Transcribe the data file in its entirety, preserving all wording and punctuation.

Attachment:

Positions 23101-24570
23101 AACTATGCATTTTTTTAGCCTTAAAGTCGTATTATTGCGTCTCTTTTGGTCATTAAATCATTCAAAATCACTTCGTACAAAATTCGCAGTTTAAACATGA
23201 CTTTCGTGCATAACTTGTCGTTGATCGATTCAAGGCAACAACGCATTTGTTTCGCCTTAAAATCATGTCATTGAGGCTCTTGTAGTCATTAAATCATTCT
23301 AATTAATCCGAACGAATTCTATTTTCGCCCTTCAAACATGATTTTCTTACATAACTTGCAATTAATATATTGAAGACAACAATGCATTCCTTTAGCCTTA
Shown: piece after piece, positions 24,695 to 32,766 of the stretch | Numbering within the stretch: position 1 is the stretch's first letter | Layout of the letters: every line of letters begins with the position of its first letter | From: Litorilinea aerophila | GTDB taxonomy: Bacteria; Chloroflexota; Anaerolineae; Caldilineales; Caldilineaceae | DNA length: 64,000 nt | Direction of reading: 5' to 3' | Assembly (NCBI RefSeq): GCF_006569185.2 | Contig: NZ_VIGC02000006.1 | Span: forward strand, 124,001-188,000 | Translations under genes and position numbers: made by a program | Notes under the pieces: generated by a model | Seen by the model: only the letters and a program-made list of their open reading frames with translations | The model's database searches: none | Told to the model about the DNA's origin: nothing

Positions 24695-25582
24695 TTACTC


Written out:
Positions 23101-24570
23101 AACTATGCATTTTTTTAGCCTTAAAGTCGTATTATTGCGTCTCTTTTGGTCATTAAATCATTCAAAATCACTTCGTACAAAATTCGCAGTTTAAACATGA
23201 CTTTCGTGCATAACTTGTCGTTGATCGATTCAAGGCAACAACGCATTTGTTTCGCCTTAAAATCATGTCATTGAGGCTCTTGTAGTCATTAAATCATTCT
23301 AATTAATCCGAACGAATTCTATTTTCGCCCTTCAAACATGATTTTCTTACATAACTTGCAATTAATATATTGAAGACAACAATGCATTCCTTTAGCCTTA
Shown: piece after piece, positions 24,695 to 32,766 of the stretch | Numbering within the stretch: position 1 is the stretch's first letter | Layout of the letters: every line of letters begins with the position of its first letter | From: Litorilinea aerophila | GTDB taxonomy: Bacteria; Chloroflexota; Anaerolineae; Caldilineales; Caldilineaceae | DNA length: 64,000 nt | Direction of reading: 5' to 3' | Assembly (NCBI RefSeq): GCF_006569185.2 | Contig: NZ_VIGC02000006.1 | Span: forward strand, 124,001-188,000 | Translations under genes and position numbers: made by a program | Notes under the pieces: generated by a model | Seen by the model: only the letters and a program-made list of their open reading frames with translations | The model's database searches: none | Told to the model about the DNA's origin: nothing

Positions 24695-25582
24695 TTACTC